To be honest, I had a lot of trouble slipping away into the world of this one. It took far far longer for the usual Kay incantation to take effect, mostly because it took far, far longer for him to start chanting it. He seems to be desperately intent on focusing our attention on the chanciness of fate and the choices of storytelling.

      This sort of thing made the latter part of Under Heaven and most of River of Stars pretty unreadable for me. His Carnival sequence, when we finally got there, was wonderful- as they always are. He also still writes some of the only action sequences I care to read, as well. He wrote a successful Catriana- a better one. A more measured one. I respected that. I liked that the book focused on a minor character who stayed that relatively that way- not a hero to be discovered to save us all.

      This is at most a medium-stakes story told by a low level functionary and bystander. I wish he had trusted that. I also liked that although sometimes he took it to almost an absurdist extreme here that affected the pacing, he was still concerned, as he has always been, with etching out the 3D humanity of other minor characters as well. And telling it in the voice of a secondary character gave us a real reason for him to remember to do that, to a fault.

      He also did a good job with bringing the story full circle by the end back to the tone of where he started. I will say this, also. I currently do not like how he is trying to make his structural points, as I said. And I do admire evolving. This is closer to where it needs to be.

      I miss it. So I hope he gets there. View all 9 comments. Aug 12, Bradley rated it it was amazing Shelves: shelf , fantasy. To be perfectly candid, I wasn't a huge fan of Kay's earlier work and I left off reading anything else by him, thinking I already got his measure. Two books in an early trilogy. They were pretty good but it left a not-so-pleasant taste in my mouth. So why did I come back? Give him another try? I can't really say. I don't know.

      I just remembered how lyrical his prose was in places and thought, perhaps, he had grown into an even better writer since then. That maybe I judged him a bit too harshly. M To be perfectly candid, I wasn't a huge fan of Kay's earlier work and I left off reading anything else by him, thinking I already got his measure. Maybe I just didn't like the rape scenes in his early work. Something like that.

      So what happened? How did my second chance go? Amazingly, so it seems. From start to finish, the characters came to life, always interested me, and the place so reminiscent of Renaissance Italy simply shone and shone and shone through these pages. The fantasy elements were totally understated.

      The world and the characters were not. I was enraptured by one of the most gorgeous, lush tales of youth, discovery, and independence. Of how he grew to admire and respect two men who were old, bitter enemies, of how he sidestepped and played his own role between their conflict. Of a non-traditional love with a woman who would always, by any means possible, remain independent. If I sidestep some of the most beautiful scenes, it's not because they were not memorable.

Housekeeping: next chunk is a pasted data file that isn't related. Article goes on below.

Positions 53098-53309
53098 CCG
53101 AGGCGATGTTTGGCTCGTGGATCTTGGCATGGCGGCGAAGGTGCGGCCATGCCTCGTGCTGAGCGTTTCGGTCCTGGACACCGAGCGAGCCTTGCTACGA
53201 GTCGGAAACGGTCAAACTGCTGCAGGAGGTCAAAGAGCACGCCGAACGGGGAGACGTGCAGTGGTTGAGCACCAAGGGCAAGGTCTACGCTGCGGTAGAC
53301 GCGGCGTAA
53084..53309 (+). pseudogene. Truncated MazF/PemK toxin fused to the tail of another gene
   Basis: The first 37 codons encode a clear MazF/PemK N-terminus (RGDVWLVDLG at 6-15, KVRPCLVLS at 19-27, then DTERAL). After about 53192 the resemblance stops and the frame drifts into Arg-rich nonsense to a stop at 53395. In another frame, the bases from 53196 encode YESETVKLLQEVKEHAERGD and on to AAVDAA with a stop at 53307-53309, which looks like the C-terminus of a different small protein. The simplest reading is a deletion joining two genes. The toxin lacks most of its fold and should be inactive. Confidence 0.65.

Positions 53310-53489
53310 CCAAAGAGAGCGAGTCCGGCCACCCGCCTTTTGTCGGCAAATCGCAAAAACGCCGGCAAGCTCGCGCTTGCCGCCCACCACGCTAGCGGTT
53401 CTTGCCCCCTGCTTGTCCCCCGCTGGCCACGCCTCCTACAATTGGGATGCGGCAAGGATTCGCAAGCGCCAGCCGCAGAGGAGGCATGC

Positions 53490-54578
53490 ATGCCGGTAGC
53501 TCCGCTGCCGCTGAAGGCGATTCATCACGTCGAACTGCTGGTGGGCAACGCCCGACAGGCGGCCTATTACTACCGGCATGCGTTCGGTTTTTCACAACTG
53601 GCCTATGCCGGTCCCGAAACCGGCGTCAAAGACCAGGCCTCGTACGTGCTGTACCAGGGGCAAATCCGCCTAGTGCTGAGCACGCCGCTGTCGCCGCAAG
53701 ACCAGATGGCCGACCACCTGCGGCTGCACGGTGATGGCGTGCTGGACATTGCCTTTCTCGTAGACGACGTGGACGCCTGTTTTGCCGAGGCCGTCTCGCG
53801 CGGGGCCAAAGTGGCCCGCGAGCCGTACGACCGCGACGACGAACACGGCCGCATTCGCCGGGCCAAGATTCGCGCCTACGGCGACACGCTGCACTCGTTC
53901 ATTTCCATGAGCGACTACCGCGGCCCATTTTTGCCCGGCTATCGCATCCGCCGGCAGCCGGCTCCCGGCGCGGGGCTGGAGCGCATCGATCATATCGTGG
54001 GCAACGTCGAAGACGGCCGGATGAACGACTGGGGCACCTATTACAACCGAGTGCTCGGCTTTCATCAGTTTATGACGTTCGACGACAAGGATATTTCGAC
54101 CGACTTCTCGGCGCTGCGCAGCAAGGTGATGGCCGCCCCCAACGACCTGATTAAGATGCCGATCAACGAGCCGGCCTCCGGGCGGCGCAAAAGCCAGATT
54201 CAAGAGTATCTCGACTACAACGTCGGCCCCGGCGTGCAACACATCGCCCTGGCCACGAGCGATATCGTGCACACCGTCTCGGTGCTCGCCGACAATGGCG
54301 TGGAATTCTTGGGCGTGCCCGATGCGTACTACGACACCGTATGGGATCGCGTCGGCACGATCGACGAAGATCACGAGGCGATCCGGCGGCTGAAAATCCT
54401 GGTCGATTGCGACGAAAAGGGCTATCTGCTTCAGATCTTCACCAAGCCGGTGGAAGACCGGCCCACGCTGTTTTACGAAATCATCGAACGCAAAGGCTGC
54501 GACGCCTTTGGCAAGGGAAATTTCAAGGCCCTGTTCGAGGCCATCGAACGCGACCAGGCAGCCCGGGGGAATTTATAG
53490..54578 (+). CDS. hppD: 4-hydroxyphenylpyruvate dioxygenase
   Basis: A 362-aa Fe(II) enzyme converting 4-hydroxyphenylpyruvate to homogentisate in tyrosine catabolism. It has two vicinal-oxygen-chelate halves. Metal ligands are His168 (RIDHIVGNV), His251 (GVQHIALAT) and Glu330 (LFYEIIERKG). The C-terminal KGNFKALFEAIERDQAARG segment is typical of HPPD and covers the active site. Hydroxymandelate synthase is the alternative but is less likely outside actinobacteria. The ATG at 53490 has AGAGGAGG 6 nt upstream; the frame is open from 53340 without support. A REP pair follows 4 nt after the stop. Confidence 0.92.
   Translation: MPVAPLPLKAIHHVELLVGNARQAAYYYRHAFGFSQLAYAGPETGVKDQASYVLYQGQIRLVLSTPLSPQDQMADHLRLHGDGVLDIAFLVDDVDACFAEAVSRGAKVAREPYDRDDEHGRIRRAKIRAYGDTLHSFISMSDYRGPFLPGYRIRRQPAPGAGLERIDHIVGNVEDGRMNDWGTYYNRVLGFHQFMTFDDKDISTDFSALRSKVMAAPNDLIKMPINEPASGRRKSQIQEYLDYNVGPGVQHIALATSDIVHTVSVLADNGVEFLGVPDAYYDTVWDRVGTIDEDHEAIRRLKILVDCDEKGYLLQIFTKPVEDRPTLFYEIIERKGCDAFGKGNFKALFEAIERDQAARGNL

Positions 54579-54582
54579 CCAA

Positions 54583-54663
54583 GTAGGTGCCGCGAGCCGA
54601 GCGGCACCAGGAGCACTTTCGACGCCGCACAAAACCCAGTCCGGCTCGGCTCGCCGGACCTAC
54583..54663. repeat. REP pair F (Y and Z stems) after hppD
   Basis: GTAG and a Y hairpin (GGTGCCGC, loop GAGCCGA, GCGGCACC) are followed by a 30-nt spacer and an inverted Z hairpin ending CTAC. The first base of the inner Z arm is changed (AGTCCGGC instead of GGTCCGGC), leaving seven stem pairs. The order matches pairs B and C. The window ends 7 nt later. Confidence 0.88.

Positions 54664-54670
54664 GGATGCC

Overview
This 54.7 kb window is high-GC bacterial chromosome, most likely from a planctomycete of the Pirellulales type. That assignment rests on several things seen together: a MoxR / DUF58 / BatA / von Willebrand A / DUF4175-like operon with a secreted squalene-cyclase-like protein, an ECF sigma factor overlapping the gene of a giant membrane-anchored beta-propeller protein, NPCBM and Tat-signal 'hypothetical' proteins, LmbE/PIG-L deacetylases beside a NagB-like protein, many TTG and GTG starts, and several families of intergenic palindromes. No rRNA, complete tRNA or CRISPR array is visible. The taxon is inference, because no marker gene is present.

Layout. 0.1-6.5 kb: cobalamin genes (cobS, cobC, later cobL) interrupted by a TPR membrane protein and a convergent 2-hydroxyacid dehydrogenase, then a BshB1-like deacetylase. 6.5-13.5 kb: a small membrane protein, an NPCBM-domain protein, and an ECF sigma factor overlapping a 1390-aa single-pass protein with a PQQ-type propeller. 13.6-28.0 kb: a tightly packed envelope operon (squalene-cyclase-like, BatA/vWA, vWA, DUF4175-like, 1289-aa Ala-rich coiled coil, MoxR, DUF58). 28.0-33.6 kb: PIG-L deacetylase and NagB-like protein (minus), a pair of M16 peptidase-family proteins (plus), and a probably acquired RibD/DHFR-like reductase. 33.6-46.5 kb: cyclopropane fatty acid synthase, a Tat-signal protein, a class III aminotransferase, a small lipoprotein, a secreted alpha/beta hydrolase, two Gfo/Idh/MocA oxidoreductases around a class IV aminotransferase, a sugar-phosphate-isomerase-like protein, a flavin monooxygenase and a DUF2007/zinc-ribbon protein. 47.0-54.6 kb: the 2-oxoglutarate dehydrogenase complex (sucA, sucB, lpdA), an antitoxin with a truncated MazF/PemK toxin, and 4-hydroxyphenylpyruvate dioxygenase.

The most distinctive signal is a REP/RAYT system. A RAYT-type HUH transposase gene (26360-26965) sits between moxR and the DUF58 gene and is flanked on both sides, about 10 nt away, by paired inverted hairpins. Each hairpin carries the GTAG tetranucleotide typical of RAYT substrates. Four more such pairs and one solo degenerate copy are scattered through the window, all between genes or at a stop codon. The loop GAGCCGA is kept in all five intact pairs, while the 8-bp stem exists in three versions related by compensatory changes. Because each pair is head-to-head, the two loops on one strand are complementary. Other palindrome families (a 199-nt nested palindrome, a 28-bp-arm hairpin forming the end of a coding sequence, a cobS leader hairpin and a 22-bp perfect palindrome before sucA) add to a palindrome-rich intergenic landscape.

Indeed, a certain assassination and a certain race will be scenes I will never forget. Far from having to push myself through this book, I found that I never wanted it to end. This is one of the highest praises I can ever bestow. By turns beautiful and bittersweet, it tells the story of small people caught in the current of world-shattering events, and of the ripples they make that are sometimes—but not always—lost in the flow of history.

      His most compelling characters are those found lingering near the frame of a famous portrait, or rendered, almost as an afterthought, in glass and stone. Guy Gavriel Kay has written a masterpiece, yet again. View all 4 comments. Jul 04, Violet wells rated it liked it. My first experience of fantasy historical fiction.

      Though arguably you could say all historical fiction is fantasy. The author states this book was inspired by his reading about the feud between the Montefeltro and Malatesta families in fifteenth century Italy. And this is the world he recreates which he achieves in an authentic though superficial way. There's a very good depiction of Siena's Palio. This novel ha My first experience of fantasy historical fiction. This novel has a slick accomplished surface and is a fun read but one of my criteria for rating books is the level of anticipation I feel during the day for snuggling up with the books I'm reading and I can't say I was ever impatient to rejoin the adventures of Danio Cerra.

      Probably because it's a book bereft of those underlying layers of meaning that makes a novel a truly edifying experience. But I did enjoy its escapist exuberance and palpable love of Italy. View all 6 comments. May 26, Claire Reads Books rated it it was amazing Shelves: favorites. Say hello to my new fantasy obsession. View all 3 comments. Instead of a sprawling epic, the story paints three interrelated setpieces, each with a leisurely beginning, building to white-knuckled tension.